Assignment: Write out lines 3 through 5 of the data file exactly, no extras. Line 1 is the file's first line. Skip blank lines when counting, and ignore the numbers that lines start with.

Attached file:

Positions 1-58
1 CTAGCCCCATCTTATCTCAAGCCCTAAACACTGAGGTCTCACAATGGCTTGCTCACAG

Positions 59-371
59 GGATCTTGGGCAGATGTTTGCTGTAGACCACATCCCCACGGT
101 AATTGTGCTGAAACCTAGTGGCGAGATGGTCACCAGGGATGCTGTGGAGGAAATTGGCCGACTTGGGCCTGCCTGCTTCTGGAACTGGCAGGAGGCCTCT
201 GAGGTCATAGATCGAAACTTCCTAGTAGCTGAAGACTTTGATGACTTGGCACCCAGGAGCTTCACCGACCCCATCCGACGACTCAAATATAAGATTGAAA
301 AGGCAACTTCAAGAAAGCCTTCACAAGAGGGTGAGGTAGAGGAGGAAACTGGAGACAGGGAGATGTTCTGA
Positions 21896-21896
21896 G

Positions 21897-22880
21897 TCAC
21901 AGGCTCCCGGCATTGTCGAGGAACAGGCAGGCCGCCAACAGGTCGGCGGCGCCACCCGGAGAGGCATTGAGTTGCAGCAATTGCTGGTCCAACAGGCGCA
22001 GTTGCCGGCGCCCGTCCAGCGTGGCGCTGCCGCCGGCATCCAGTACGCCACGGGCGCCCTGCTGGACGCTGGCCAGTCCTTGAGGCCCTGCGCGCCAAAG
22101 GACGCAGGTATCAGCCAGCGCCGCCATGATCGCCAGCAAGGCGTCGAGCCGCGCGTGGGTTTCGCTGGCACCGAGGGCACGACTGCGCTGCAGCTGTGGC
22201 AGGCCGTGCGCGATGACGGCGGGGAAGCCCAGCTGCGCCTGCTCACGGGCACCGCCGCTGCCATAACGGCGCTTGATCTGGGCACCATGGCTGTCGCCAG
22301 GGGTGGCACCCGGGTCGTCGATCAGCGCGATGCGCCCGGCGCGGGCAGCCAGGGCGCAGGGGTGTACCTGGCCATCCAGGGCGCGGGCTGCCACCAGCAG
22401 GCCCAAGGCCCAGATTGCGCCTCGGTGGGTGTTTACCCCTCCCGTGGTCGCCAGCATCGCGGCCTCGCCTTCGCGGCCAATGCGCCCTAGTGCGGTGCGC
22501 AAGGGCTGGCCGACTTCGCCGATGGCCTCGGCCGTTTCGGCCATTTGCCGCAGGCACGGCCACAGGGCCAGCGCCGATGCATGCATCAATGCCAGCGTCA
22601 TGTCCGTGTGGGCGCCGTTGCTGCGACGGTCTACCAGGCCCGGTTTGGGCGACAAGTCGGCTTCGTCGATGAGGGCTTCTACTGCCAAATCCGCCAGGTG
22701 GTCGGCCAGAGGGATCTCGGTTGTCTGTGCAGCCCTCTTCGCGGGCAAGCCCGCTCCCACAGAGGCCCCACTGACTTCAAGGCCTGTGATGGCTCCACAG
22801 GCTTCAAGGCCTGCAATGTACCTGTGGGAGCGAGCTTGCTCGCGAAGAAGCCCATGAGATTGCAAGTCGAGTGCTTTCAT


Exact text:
Positions 59-371
59 GGATCTTGGGCAGATGTTTGCTGTAGACCACATCCCCACGGT
101 AATTGTGCTGAAACCTAGTGGCGAGATGGTCACCAGGGATGCTGTGGAGGAAATTGGCCGACTTGGGCCTGCCTGCTTCTGGAACTGGCAGGAGGCCTCT